"Nick and Nora," the Broadway musical once slated for a...

UP and DOWN with Baltimore

December 26, 1991|By Mike Bowler

"Nick and Nora," the Broadway musical once slated for a tryout in Baltimore, bombed miserably and closed Dec. 15 after only a few performances. Maybe it should have previewed in Baltimore. The New York Times' Alex Witchel reported last Friday that "Nick and Nora" director and librettist Arthur Laurents had insisted that the show was "too sophisticated" for Baltimoreans.

Witchel quoted producer Terry Allen Kramer: "Arthur said they [Baltimoreans] would never understand the humor, and when I heard that, I thought, 'They'll never get any work done if we go to Baltimore. That will always be the excuse.'"

As it turned out, to save money the show previewed only in New York, so we'll never know.

Laurents, by the way, is said to have skipped town after he saw the reviews in the New York press. Maybe he's holed up in Baltimore, here among the unsophisticates.

Symphony magazine, the national trade publication for th orchestra industry, carries a glowing article in its January-February issue about the Baltimore Symphony Orchestra's "Live, Gifted and Black" concert Nov. 9.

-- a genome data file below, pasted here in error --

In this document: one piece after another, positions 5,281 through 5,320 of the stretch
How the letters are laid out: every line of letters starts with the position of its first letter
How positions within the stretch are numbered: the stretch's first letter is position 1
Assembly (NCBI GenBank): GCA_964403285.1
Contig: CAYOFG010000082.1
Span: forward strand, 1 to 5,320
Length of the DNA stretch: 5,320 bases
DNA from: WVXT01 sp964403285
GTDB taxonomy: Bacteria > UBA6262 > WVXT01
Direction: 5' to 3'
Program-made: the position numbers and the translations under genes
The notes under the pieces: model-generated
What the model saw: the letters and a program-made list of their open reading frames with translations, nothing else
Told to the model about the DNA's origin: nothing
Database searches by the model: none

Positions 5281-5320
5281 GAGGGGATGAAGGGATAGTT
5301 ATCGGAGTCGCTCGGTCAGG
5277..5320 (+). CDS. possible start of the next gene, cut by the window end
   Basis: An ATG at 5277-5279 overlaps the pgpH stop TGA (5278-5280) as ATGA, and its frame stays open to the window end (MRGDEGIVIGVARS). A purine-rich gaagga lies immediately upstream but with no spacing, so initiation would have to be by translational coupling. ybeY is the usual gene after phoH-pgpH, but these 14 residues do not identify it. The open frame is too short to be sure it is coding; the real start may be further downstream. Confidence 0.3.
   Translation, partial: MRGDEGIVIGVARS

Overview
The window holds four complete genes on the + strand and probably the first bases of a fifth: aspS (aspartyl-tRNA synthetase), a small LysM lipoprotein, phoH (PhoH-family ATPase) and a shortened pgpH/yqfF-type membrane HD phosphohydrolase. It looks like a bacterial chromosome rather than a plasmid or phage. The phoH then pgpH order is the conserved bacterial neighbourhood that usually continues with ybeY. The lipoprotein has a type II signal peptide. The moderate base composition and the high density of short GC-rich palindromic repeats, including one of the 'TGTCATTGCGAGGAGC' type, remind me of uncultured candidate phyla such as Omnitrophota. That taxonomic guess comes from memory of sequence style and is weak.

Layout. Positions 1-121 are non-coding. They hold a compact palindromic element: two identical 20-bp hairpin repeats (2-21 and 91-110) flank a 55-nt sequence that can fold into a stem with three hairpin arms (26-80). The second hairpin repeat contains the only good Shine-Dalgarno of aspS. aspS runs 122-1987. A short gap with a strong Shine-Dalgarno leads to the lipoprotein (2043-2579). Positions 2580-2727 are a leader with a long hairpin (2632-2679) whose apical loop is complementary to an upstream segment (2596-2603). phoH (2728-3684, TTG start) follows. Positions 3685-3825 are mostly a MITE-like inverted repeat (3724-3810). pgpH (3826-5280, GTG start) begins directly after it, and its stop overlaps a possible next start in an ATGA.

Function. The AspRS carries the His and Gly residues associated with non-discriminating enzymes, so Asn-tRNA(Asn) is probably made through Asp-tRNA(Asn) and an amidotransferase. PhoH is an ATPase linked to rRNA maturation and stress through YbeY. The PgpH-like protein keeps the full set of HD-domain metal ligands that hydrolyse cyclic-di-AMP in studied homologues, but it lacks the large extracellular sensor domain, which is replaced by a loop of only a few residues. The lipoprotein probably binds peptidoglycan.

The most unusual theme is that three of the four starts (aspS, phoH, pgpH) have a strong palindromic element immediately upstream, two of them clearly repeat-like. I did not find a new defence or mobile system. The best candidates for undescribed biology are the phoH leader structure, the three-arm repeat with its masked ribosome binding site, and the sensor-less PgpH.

Written by Catherine French, chief executive officer of the American Symphony Orchestra League, the article describes how the concert came about and how the Meyerhoff was "transformed...from a culture palace to a community center." The BSO, writes French, "believed in the power of music to touch the human spirit, so [it] offered [its] best music and [its] best artists. They didn't stop being a symphony orchestra; they shared the wonder of being a symphony orchestra. No wonder the community responded."

Johns Hopkins University still leads all of the nation's college and universities in federal spending on research and development, according to the Souther Regional Education Board. In fiscal year 1989, the last year for which figures are compiled, Hopkins spent $648 million, up 43 percent from 1986. Second place was Massachusetts Institute of Technology, which spent $287 million, and in 65th place was the University of Maryland at Baltimore, $76 million.

A footnote is necessary. Well more than half of Hopkins; spending applies to the university's Applied Physics Laboratory near Laurel. Unlike other universities, Hopkins lumps APL spending, most or it on military research, with that of the rest of its operations.

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